While curious and fearless, wolverines are almost pathologically cagey. They're nocturnal, so they're used to slinking around in the shadows — and they've been known to stalk researchers for miles without being spotted. And just as fur trappers of old had a difficult time catching wolverines (and preventing them from robbing their traps), modern researchers have a hard time finding, following and catching them.
"They're wily, clever and playful — it's very hard to trap a wolverine if you're trying to catch it to kill it, but they know when a research live-trap is out and they'll return again and again for a free meal," says Watters. "Sometimes they'll take apart the camera traps that are set up nearby, or play with loose ropes or wires."
But as difficult as they are to find in the flesh, it's not tough to find where they've been. One of the common names for wolverines is "skunk bear" or "stink bear" because they spray various landmarks (and sometimes their enemies) with a special concoction of methylbutanoic acids (the smell of which has variously been described as "sweaty," "cheesy" and "like a barnyard") that comes from their anal gland. They do this to communicate with each other, since one male might have three or more females living in his territory, raising his kits, or babies, with him (males do help raise the babies). Wolverines also communicate vocally with each other, and especially their kits.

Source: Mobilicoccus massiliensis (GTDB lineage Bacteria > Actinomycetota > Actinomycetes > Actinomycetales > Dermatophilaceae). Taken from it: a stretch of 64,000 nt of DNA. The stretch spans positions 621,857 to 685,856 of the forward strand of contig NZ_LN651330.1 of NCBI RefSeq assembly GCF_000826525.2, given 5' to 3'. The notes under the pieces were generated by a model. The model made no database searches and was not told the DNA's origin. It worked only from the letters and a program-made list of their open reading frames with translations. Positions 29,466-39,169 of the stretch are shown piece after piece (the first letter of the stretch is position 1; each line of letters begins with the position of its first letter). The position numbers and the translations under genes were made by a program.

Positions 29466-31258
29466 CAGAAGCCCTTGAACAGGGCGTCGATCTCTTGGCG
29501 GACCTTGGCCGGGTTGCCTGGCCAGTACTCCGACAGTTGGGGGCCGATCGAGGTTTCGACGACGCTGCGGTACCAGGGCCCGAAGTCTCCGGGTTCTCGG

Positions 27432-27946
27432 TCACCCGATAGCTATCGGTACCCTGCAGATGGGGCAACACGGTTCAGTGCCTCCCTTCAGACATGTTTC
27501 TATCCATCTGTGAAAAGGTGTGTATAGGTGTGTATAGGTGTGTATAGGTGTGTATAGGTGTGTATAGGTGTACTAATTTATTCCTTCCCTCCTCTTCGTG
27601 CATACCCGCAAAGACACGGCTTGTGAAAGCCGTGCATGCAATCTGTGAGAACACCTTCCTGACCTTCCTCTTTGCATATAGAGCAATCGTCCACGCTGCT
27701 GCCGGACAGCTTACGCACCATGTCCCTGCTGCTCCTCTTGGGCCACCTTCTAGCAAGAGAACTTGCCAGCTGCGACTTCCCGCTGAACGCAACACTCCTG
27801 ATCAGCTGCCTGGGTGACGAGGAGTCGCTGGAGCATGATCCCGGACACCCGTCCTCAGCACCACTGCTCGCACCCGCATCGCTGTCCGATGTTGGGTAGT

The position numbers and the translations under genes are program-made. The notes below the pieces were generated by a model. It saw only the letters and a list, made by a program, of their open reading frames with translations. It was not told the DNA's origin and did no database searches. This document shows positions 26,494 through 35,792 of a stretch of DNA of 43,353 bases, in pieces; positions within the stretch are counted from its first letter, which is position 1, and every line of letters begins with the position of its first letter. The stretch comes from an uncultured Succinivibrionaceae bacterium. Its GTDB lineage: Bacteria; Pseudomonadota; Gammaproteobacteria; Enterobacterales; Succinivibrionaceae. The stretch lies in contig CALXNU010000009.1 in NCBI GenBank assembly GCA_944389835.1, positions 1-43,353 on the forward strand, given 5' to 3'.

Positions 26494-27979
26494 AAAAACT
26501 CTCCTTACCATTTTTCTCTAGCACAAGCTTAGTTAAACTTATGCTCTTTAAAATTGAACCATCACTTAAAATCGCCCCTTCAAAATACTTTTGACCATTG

Although wolverines are currently considered a species of least concern, having bounced back after nearly going extinct during the 19th century due to habitat loss and aggressive hunting, poisoning and extermination campaigns, they're currently facing new threats:.
"Habitat loss and fragmentation are issues for the population in the lower 48 states, due to development," says Watters. "Wolverines require cold and snow, which is mostly found at high elevations in the lower 48. Wolverines have very large territories, so a single mountain range can only hold a few adult animals, and young animals have to find uninhabited territories, often in a different range, if they want to reproduce. All of this is, of course, compounded by climate change, which is reducing the amount of cold and snowy habitat in the mountains. As the snowy winter season becomes shorter, wolverine habitat shrinks."